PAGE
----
Compare any two graphics cards:
GeForce 940M vs GeForce 9600 GSO ASUS 512
IntroThe GeForce 940M has a GPU core speed of 1072 MHz, and the 2048 MB of DDR3 RAM runs at 1000 MHz through a 64-bit bus. It also features 384 Stream Processors, 24 Texture Address Units, and 8 Raster Operation Units.
Compare all that to the GeForce 9600 GSO ASUS 512, which comes with GPU core speed of 550 MHz, and 512 MB of DDR2 memory set to run at 500 MHz through a 128-bit bus. It also is comprised of 96 SPUs, 48 TAUs, and 12 ROPs.
Power Usage and Theoretical Benchmarks
Both cards have the exact same bandwidth, so in theory they should perform the same. (explain)
Texel RateThe GeForce 9600 GSO ASUS 512 should be a bit (about 3%) more effective at anisotropic filtering than the GeForce 940M. (explain)
Pixel RateThe GeForce 940M will be a lot (about 30%) faster with regards to anti-aliasing than the GeForce 9600 GSO ASUS 512, and capable of handling higher screen resolutions more effectively. (explain)
Please note that the above 'benchmarks' are all just theoretical - the results were calculated based on the card's specifications, and real-world performance may (and probably will) vary at least a bit.
Please note that the price comparisons are based on search keywords - sometimes it might show cards with very similar names that are not exactly the same as the one chosen in the comparison. We do try to filter out the wrong results as best we can, though.
Memory Bandwidth: Bandwidth is the largest amount of data (in units of megabytes per second) that can be transferred over the external memory interface in a second. It's calculated by multiplying the interface width by its memory clock speed. In the case of DDR type RAM, the result should be multiplied by 2 again. If it uses DDR5, multiply by 4 instead. The higher the bandwidth is, the better the card will be in general. It especially helps with AA, High Dynamic Range and high resolutions.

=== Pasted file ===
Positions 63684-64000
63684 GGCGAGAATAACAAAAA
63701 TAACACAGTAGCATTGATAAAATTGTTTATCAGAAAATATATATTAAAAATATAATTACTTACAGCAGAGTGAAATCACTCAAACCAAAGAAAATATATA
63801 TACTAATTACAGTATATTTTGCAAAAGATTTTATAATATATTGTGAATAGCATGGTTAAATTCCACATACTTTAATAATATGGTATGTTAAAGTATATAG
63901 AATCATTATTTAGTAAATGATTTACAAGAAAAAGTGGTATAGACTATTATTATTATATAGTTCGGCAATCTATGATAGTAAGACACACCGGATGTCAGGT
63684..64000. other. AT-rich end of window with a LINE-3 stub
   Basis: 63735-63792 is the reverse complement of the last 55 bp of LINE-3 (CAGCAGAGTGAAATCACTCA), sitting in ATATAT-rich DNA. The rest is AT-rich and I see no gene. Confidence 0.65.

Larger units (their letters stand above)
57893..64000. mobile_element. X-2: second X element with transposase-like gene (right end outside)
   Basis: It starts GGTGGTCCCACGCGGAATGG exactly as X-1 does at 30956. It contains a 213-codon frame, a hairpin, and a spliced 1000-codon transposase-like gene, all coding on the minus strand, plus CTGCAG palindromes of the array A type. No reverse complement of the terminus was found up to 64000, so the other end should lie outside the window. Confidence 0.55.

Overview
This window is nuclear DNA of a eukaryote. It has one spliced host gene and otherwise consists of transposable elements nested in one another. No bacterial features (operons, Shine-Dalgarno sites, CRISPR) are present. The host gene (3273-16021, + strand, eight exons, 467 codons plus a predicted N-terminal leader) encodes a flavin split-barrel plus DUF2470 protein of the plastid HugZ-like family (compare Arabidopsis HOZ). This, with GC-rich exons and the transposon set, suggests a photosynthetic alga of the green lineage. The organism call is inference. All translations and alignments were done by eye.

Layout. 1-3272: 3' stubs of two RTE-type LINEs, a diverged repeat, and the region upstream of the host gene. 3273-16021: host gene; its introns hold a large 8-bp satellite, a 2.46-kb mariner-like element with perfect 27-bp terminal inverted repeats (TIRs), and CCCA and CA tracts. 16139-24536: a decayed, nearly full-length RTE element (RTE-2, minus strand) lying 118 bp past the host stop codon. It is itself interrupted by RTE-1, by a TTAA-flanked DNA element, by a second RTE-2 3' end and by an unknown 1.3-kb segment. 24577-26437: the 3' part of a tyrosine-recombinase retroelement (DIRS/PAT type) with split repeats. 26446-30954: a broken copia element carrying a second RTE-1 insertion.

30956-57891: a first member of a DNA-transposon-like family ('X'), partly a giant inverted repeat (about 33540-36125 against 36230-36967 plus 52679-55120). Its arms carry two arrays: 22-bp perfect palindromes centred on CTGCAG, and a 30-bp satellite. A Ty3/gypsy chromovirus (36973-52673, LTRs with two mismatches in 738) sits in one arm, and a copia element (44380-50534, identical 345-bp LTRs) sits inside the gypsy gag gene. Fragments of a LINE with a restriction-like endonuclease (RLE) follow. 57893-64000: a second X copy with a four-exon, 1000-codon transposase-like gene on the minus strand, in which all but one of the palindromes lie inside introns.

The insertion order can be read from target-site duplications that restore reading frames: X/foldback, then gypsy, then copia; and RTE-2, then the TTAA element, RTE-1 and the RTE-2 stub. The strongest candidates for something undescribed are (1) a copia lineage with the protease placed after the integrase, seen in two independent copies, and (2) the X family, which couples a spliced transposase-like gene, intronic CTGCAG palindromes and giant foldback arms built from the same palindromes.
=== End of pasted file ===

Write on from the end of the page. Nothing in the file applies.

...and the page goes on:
Texel Rate: Texel rate is the maximum texture map elements (texels) that can be applied in one second. This figure is worked out by multiplying the total amount of texture units of the card by the core clock speed of the chip. The better the texel rate, the better the card will be at handling texture filtering (anisotropic filtering - AF). It is measured in millions of texels per second.
Pixel Rate: Pixel rate is the maximum number of pixels the video card could possibly record to the local memory per second - measured in millions of pixels per second. The number is calculated by multiplying the number of ROPs by the the core clock speed. ROPs (Raster Operations Pipelines - sometimes also referred to as Render Output Units) are responsible for outputting the pixels (image) to the screen. The actual pixel rate also depends on quite a few other factors, especially the memory bandwidth of the card - the lower the memory bandwidth is, the lower the ability to get to the maximum fill rate.